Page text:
Anything You Can Imagine: Peter Jackson and the Making of Middle-earth

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The definitive history of Peter Jackson’s Middle-earth saga, Anything You Can Imagine takes us on a cinematic journey across all six films, featuring brand-new interviews with Peter, his cast & crew. From the early days of daring to dream it could be done, through the highs and lows of making the films, to fan adoration and, finally, Oscar glory.

Lights
A nine-year-old boy in New Zealand’s Pukerua Bay stays up late and is spellbound by a sixty-year-old vision of a giant ape on an island full of dinosaurs. This is true magic. And the boy knows that he wants to be a magician.

Camera
Fast-forward twenty years and the boy has begun to cast a spell over the film-going audience, conjuring gore-splattered romps with bravura skill that will lead to Academy recognition with an Oscar nomination for Heavenly Creatures. The boy from Pukerua Bay with monsters reflected in his eyes has arrived, and Hollywood comes calling. What would he like to do next? ‘How about a fantasy film, something like The Lord of the Rings…?’

Action
The greatest work of fantasy in modern literature, and the biggest, with rights ownership so complex it will baffle a wizard. Vast. Complex. Unfilmable. One does not simply walk into Mordor – unless you are Peter Jackson.

Anything You Can Imagine tells the full, dramatic story of how Jackson and his trusty fellowship of Kiwi filmmakers dared take on a quest every bit as daunting as Frodo’s, and transformed JRR Tolkien’s epic tale of adventure into cinematic magic, and then did it again with The Hobbit. Enriched with brand-new interviews with Jackson, his fellow filmmakers and many of the films’ stars, Ian Nathan’s mesmerising narrative whisks us to Middle-earth, to gaze over the shoulder of the director as he creates the impossible, the unforgettable, and proves that film-making really is ‘anything you can imagine’.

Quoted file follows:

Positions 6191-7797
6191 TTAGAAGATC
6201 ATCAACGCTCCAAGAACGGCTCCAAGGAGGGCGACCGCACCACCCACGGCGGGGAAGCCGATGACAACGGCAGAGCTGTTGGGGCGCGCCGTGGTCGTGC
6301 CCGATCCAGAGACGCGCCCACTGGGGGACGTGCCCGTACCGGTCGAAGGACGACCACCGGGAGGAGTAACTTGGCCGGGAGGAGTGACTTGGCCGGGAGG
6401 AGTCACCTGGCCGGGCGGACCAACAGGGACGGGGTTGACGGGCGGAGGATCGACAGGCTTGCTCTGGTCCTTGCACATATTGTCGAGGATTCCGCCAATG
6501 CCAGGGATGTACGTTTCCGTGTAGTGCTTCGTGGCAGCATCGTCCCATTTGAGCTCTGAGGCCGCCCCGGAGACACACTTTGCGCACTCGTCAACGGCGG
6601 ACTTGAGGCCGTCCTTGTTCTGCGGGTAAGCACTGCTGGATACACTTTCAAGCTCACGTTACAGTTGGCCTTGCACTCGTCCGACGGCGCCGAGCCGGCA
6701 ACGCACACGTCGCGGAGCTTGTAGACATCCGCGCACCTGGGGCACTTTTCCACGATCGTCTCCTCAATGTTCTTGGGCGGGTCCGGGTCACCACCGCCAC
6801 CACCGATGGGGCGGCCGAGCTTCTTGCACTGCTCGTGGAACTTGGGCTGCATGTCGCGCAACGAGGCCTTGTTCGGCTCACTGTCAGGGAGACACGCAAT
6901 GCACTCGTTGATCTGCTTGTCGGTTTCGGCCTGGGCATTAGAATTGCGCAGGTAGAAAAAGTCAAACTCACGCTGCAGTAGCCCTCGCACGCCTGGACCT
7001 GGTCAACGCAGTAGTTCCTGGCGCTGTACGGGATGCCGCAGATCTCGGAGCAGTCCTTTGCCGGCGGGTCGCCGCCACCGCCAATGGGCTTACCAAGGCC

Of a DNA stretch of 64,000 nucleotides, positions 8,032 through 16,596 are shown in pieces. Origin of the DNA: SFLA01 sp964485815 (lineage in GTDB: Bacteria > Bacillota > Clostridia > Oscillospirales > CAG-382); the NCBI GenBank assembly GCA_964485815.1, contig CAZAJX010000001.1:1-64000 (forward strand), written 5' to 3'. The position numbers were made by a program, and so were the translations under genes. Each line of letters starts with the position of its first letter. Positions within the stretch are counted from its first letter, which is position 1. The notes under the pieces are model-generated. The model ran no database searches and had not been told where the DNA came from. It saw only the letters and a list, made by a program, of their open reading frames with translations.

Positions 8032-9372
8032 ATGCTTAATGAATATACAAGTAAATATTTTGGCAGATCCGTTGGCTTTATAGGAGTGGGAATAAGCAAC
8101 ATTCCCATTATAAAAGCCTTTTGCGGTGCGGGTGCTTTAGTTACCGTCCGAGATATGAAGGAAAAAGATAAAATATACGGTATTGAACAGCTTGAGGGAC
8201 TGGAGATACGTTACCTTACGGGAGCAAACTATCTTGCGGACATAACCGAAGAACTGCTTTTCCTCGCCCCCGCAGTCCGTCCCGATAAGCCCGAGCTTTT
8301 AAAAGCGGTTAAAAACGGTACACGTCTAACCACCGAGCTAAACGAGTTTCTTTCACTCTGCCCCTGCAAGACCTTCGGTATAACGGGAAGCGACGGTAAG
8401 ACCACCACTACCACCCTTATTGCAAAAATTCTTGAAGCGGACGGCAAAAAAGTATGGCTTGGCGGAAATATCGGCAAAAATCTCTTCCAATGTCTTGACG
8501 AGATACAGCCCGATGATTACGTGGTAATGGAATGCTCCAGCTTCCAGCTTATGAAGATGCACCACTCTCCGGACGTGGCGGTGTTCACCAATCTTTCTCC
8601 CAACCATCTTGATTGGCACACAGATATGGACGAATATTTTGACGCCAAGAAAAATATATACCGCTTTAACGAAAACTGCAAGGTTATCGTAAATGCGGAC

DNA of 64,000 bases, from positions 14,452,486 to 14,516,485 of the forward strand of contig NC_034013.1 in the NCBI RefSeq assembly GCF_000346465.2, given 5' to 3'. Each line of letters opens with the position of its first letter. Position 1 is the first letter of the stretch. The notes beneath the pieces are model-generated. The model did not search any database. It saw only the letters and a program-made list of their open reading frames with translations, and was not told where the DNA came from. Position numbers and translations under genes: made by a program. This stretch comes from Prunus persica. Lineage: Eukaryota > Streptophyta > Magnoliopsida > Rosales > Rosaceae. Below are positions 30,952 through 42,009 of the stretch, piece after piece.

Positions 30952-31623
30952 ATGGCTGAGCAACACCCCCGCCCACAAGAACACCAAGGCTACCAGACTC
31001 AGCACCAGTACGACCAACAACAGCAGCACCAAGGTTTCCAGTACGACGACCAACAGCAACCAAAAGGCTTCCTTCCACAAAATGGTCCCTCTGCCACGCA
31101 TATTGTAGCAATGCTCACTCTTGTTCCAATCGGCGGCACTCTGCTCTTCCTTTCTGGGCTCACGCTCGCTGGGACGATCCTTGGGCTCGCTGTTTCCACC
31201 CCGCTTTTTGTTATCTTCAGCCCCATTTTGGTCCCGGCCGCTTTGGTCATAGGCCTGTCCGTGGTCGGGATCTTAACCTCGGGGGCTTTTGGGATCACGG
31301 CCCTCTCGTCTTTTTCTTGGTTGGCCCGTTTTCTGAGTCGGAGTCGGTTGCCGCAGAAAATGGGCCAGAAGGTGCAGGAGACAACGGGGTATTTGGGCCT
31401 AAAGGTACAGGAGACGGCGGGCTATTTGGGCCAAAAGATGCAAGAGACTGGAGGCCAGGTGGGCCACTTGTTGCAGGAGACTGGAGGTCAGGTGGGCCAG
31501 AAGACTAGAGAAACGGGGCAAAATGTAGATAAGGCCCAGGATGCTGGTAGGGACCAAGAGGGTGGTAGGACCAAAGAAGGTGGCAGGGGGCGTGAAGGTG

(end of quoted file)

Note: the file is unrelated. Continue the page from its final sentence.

3 comments on “Anything You Can Imagine: Peter Jackson and the Making of Middle-earth”

  1. Not very objective, but not bad... I'm a big fan of Peter Jackson, and I've probably watched the behind the scenes appendices of the LOTR, The Hobbit and King Kong more often that I've watched the actual movies. It's made me wish I were a lot younger so I could go to New Zealand and try and get a job in the movies down there. Given that, it was nice to see that I could still learn some new things from this book. However, I found the tone of the writing annoying. The author obviously thinks Peter Jackson is a genius, which is...

  2. excellent I first read the LOTR books in the seventies and loved them. I personally feel that the movies are actually better than the books, and thus really enjoyed reading this in depth behind the scenes account of all that went into those films. They remain my favorites and I encourage anyone interested to go to New Zealand as I did, and experience that wonderful country for yourselves (I didn't go to hobbiton, etc, while there, just enjoyed the people and the scenery).If you really loved...

  3. Wish he'd written more about behind the scenes from The Hobbit and can't get names straight??? This is a great book, but he really screwed up Luke Evan's name, and didn't mention Lee Pace or Thranduil at all! I loved all the in-depth stuff about the making of the Lord of the Rings, but he scurries through the making of the Hobbit and he makes it plain he doesn't think much of the second trilogy, which disappoints me.He also screwed up the name of the actor playing Bard - it's "Luke Evans," NOT Lee Evans!

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